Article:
Guest blogger John Kirtley is the founder of two private equity firms in Tampa, FL. He is the chairman of Step Up For Students, a non-profit that administers the tax credit scholarship program and which now empowers the parents of nearly 40,000 low income Florida children who attend a private school of their choice, and of the Florida Federation for Children, a "527" political organization active in Florida legislative races. He is vice chair of the American Federation For Children, a national parental choice advocacy organization, and also a board member of the Florida Charter School Alliance and the Hillsborough County (Tampa) Education Foundation.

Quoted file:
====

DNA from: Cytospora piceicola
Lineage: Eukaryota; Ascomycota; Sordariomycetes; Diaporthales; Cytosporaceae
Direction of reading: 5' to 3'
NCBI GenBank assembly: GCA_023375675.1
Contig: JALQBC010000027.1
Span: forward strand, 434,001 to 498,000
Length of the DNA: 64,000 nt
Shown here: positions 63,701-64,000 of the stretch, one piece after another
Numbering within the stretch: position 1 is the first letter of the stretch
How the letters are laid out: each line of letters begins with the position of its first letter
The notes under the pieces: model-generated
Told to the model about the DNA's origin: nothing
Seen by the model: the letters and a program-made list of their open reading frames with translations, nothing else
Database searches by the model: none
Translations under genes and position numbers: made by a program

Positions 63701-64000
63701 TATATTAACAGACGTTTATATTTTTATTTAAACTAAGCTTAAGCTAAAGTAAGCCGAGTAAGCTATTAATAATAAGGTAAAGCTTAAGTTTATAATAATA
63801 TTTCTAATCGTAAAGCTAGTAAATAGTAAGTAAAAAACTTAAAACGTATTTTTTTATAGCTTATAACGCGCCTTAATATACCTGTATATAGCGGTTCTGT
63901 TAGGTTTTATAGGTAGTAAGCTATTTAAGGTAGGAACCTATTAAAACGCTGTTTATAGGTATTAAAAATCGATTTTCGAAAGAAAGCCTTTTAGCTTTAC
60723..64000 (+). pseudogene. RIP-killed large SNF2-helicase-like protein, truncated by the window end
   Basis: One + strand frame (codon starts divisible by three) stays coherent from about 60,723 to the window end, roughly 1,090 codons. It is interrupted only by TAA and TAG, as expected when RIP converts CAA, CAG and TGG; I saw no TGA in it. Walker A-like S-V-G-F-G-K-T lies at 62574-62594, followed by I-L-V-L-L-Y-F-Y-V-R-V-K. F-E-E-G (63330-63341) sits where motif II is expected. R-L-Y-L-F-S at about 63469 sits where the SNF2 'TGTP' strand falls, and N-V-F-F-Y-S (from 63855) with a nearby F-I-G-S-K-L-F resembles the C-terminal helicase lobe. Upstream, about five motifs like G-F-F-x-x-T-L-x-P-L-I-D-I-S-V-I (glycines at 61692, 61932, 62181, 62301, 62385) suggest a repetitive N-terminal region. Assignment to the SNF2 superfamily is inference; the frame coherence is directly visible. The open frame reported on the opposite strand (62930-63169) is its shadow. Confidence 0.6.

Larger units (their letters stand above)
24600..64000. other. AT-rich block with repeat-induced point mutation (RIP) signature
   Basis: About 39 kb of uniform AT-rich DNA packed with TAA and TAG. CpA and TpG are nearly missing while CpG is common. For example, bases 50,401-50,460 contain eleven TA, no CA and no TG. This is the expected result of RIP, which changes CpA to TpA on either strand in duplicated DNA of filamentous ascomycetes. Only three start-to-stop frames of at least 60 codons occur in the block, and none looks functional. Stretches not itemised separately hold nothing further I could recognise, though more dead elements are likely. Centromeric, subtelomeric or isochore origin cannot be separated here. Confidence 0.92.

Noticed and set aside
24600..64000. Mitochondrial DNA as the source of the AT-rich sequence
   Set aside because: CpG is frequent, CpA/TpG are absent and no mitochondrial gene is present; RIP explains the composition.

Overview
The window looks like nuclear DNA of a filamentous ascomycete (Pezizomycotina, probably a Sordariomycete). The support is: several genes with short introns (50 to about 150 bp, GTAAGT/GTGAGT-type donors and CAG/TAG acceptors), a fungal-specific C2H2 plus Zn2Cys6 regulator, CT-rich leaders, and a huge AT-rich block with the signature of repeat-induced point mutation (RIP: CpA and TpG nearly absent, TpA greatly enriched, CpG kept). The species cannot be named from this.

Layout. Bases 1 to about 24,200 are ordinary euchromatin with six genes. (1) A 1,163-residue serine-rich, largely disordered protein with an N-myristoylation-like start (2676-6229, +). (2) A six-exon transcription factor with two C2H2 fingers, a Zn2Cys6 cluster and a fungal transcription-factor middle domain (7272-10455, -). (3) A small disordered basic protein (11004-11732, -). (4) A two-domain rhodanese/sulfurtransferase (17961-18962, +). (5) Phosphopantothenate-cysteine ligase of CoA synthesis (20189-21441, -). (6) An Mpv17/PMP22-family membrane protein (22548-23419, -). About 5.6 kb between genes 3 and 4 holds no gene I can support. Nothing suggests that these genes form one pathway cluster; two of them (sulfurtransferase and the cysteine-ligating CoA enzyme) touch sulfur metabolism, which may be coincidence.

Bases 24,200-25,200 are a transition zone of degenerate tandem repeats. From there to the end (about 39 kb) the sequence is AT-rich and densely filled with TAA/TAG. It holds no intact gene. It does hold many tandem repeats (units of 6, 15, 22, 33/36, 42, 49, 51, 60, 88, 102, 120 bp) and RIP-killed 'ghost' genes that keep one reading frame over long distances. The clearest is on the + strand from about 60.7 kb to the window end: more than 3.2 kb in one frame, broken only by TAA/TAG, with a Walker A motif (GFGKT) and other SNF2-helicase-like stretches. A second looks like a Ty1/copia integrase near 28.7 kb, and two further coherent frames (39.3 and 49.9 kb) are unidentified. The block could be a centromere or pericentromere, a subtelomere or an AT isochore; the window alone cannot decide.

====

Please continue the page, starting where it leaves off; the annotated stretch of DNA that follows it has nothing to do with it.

The most important governance question is: “Will low income and working class parents truly direct the taxpayer dollars used to educate their children?”
The definition of “public education” is changing rapidly, even if some don’t want it to. It used to mean giving taxpayer dollars solely to districts to operate all schools, where kids are assigned by zip code. The emerging definition, which I prefer, is using taxpayer dollars to educate children in the best way possible for each of them, using a variety of providers and delivery methods.
Parents with enough means already direct dollars—their own—to the best education providers for their kids. Parents with means move to neighborhoods with good public schools, or pay tuition for a private school. Increasingly, these parents combine delivery methods and providers. The president...